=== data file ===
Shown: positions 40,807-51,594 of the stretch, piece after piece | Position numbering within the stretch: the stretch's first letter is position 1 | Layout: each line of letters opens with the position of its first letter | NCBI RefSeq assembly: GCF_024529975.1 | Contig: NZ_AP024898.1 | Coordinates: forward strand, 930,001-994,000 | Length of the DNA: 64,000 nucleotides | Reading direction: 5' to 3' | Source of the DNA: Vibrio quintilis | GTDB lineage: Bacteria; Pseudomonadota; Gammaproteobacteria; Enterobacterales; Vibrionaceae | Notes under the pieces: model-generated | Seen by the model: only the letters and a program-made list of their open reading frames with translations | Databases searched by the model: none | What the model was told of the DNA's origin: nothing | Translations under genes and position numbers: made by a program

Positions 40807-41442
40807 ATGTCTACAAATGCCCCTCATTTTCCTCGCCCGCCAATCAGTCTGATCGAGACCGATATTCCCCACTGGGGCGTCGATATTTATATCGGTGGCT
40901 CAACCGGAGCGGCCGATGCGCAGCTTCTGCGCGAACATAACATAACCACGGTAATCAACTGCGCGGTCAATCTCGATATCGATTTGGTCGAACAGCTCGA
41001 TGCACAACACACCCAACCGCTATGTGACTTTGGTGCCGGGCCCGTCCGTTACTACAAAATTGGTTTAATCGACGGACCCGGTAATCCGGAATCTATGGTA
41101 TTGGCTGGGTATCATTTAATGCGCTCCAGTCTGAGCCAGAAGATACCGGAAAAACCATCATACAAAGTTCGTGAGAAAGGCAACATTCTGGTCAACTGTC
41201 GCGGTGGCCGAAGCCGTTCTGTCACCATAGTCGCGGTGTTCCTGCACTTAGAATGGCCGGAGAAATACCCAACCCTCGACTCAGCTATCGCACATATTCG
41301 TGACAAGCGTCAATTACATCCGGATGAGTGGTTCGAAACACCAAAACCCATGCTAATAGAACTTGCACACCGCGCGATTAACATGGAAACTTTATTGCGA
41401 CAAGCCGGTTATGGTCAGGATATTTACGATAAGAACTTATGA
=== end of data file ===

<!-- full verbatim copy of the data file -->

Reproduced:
Shown: positions 40,807-51,594 of the stretch, piece after piece | Position numbering within the stretch: the stretch's first letter is position 1 | Layout: each line of letters opens with the position of its first letter | NCBI RefSeq assembly: GCF_024529975.1 | Contig: NZ_AP024898.1 | Coordinates: forward strand, 930,001-994,000 | Length of the DNA: 64,000 nucleotides | Reading direction: 5' to 3' | Source of the DNA: Vibrio quintilis | GTDB lineage: Bacteria; Pseudomonadota; Gammaproteobacteria; Enterobacterales; Vibrionaceae | Notes under the pieces: model-generated | Seen by the model: only the letters and a program-made list of their open reading frames with translations | Databases searched by the model: none | What the model was told of the DNA's origin: nothing | Translations under genes and position numbers: made by a program

Positions 40807-41442
40807 ATGTCTACAAATGCCCCTCATTTTCCTCGCCCGCCAATCAGTCTGATCGAGACCGATATTCCCCACTGGGGCGTCGATATTTATATCGGTGGCT
40901 CAACCGGAGCGGCCGATGCGCAGCTTCTGCGCGAACATAACATAACCACGGTAATCAACTGCGCGGTCAATCTCGATATCGATTTGGTCGAACAGCTCGA
41001 TGCACAACACACCCAACCGCTATGTGACTTTGGTGCCGGGCCCGTCCGTTACTACAAAATTGGTTTAATCGACGGACCCGGTAATCCGGAATCTATGGTA
41101 TTGGCTGGGTATCATTTAATGCGCTCCAGTCTGAGCCAGAAGATACCGGAAAAACCATCATACAAAGTTCGTGAGAAAGGCAACATTCTGGTCAACTGTC
41201 GCGGTGGCCGAAGCCGTTCTGTCACCATAGTCGCGGTGTTCCTGCACTTAGAATGGCCGGAGAAATACCCAACCCTCGACTCAGCTATCGCACATATTCG
41301 TGACAAGCGTCAATTACATCCGGATGAGTGGTTCGAAACACCAAAACCCATGCTAATAGAACTTGCACACCGCGCGATTAACATGGAAACTTTATTGCGA
41401 CAAGCCGGTTATGGTCAGGATATTTACGATAAGAACTTATGA